Explore The Scion's Delight, the fantasy romance prequel novella of The Mage Conspiracy series. Discover a world of adventure and intrigue where lies cut deeper than any sword.

What I have to say:

The Mage Conspiracy series revolves around two sisters: Maven and Minverva, a mage and a soldier, best friends and dire rivals, both competing for the love of Sir Corbin Destrus.

In The Knight's Secret, The Dragon's Mercy, and The Soldiers' Heart (the first three books in the series), we learn to love these two--even if they're exasperating at times--through the eyes of Kelsa, granddaughter of Corbin and Maven (the only member of the legendary trio still living).

And we learn to hate the tyrannical woman who makes Kelsa's and Maven's world a living hell: Empress Cordelia, a twisted, psychotic dictator with a vendetta against all mages.

So, naturally, a prequel to the series can only be expected to focus on that most endearing of characters: Empress Cordelia, long may she reign.

OK, clearly, it's not the most obvious choice for a prequel. But the fact is that the story of Kelsa, Corbin, and the two Dragon Warriors doesn't need a prequel. Their stories all start in exactly the right place, at exactly the right time, and we get a lot of backstory in flashbacks throughout these three books. If there's one character who desperately needs a backstory, it's Cordelia.

And you know what? After reading said prequel, I kind her.

Resourceful, passionate, clever, and surprisingly sensitive--who knew the diabolical ruler of the Iron Empire had so many great qualities? And who knew I'd end up feeling so much sympathy for her?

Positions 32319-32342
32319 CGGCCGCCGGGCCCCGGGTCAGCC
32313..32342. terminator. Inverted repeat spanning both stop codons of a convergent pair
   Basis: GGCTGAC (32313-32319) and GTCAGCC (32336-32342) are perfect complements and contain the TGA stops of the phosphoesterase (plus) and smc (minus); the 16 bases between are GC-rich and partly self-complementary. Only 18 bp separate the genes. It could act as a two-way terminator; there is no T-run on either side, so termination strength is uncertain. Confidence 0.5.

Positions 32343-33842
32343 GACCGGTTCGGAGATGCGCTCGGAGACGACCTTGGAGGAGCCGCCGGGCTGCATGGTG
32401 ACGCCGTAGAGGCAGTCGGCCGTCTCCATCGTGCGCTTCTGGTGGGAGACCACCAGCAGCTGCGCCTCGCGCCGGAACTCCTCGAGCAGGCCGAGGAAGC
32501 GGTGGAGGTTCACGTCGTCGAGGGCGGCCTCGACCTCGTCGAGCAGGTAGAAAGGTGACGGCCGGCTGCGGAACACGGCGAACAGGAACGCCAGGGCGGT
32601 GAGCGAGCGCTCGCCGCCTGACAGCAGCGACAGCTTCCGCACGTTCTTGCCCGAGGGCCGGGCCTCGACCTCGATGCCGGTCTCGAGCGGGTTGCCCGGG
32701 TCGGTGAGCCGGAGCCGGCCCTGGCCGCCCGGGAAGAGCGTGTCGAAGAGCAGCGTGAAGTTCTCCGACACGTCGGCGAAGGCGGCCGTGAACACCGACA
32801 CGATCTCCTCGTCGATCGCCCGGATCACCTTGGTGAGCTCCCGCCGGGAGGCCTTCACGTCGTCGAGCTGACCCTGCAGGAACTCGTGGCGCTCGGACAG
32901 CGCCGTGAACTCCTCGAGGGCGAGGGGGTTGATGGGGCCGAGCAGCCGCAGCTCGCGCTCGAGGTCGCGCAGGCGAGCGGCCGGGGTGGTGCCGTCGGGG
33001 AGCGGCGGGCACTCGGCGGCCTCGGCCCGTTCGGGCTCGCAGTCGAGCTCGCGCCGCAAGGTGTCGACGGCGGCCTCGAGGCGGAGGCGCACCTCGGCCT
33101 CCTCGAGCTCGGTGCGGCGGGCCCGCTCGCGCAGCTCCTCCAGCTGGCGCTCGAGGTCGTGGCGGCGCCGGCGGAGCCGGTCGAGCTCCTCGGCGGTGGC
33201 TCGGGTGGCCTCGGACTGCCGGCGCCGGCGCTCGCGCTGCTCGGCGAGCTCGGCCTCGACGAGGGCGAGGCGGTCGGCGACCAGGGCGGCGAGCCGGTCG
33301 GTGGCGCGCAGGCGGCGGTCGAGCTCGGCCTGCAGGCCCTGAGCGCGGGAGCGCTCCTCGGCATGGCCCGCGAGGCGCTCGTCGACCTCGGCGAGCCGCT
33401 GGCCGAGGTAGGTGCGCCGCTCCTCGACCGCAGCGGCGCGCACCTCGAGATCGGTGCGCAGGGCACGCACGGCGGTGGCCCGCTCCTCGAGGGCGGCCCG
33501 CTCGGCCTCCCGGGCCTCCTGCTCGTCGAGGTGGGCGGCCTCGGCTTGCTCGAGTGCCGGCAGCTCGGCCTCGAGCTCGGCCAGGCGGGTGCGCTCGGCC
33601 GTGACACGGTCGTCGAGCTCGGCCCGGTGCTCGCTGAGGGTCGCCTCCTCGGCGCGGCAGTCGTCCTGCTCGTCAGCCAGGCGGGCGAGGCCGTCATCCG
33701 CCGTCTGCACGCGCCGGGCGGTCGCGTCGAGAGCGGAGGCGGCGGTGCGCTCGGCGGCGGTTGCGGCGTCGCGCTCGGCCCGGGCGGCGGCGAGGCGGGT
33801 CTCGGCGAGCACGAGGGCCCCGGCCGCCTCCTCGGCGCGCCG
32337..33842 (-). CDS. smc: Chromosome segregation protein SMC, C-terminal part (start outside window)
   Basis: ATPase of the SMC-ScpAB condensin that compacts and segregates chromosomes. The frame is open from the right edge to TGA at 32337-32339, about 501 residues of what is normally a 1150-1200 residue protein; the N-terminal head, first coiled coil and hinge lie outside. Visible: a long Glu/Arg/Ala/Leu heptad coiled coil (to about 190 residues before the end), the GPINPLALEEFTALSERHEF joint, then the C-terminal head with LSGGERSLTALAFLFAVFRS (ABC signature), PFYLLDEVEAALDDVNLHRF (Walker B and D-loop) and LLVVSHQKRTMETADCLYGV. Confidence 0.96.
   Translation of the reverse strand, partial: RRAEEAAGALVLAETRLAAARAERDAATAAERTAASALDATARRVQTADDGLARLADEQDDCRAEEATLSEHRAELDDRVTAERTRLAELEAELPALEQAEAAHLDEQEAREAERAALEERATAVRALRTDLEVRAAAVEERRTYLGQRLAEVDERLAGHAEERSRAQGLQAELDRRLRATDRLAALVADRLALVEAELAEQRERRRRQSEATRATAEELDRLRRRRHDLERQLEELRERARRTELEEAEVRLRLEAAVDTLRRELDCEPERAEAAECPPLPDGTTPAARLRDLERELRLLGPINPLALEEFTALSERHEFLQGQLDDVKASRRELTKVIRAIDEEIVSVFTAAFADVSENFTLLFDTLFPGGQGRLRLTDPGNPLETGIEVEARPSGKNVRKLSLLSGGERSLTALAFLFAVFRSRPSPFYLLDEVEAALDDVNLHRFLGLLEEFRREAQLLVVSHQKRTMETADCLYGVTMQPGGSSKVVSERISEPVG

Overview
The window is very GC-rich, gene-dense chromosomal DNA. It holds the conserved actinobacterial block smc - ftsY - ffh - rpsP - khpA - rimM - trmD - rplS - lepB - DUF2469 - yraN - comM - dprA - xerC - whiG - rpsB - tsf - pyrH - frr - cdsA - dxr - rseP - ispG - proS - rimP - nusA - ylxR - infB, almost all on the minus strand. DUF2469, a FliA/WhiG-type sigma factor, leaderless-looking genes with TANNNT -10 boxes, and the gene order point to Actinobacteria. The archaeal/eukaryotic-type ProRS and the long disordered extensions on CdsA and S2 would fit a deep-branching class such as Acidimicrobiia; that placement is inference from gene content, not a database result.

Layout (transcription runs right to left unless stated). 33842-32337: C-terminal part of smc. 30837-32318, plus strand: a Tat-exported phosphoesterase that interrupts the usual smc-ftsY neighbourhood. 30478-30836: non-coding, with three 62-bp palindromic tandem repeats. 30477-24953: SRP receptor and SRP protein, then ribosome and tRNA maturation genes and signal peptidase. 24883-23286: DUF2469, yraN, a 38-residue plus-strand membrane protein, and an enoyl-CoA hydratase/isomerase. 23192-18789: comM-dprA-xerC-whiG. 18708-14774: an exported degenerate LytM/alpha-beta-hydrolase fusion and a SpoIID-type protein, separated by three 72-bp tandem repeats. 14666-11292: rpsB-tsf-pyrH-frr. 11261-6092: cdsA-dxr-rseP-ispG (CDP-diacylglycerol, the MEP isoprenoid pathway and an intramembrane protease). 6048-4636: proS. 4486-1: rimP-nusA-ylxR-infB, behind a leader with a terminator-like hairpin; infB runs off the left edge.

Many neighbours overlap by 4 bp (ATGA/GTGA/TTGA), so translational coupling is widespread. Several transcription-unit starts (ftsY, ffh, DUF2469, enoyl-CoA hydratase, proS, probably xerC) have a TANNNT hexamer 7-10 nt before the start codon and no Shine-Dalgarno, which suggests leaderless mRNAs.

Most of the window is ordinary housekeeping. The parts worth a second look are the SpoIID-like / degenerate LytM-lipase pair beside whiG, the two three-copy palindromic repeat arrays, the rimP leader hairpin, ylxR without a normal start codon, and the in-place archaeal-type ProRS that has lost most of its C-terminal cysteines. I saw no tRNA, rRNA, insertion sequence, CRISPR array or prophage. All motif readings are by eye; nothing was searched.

The Scion's Delight gives us a glimpse of Cordelia's youth and a taste of the experiences that shaped her, both the bitter and the sweet. We see why she hates mages (and honestly, who can blame her?), where she got her stubborn streak, and why she's just a little on the sadistic side.

And despite the fact that her hobby is running a death maze for rats, that she'll stoop to anything to thwart the man she hates, and that she ends up unintentionally betraying her most loyal friend, I'm still oddly charmed by Cordelia.

Whatever else she may or may not be, she's strong. And now that I understand her better, I'll return to the world of The Mage Conspiracy more eager and invested in all the characters, including the "villain."

If I were going to make one criticism of this prequel, which would be a slight one because I really enjoyed it from start to finish, I'd just mention in passing that the chapters from Mustellus' perspective were a little difficult to interpret. I get why and I appreciate the dedication to authenticity involved. Mustellus is Cordelia's barbarian servant, and as such, he has a broken command of the English language. But like, after five years immersed in the Emperor's court, wouldn't he learn to speak English?

Possibly not. But whatever the case, the chapters from his perspective are written in broken English and it means the reader has to do some work sometimes to figure out what he's trying to say. It's also slightly jarring / confusing when the narrative jumps back and forth in time.

But like I said, I still enjoyed it very much. And I never saw that ending coming.

A+ for the women in this series. Not only are they boss as heck, they're satisfyingly two-sided. Even the heroines have their villainous moments, and even the villain has her moments of heroism.

The one exception may be Kelsa, who doesn't really have a dark side because she's just all-around awesome. (As you can tell, because in this review of a book in which she is never mentioned once and is in fact not even born yet, I clearly can't keep myself from talking about her. Sorry, Cordelia.)


Until tomorrow.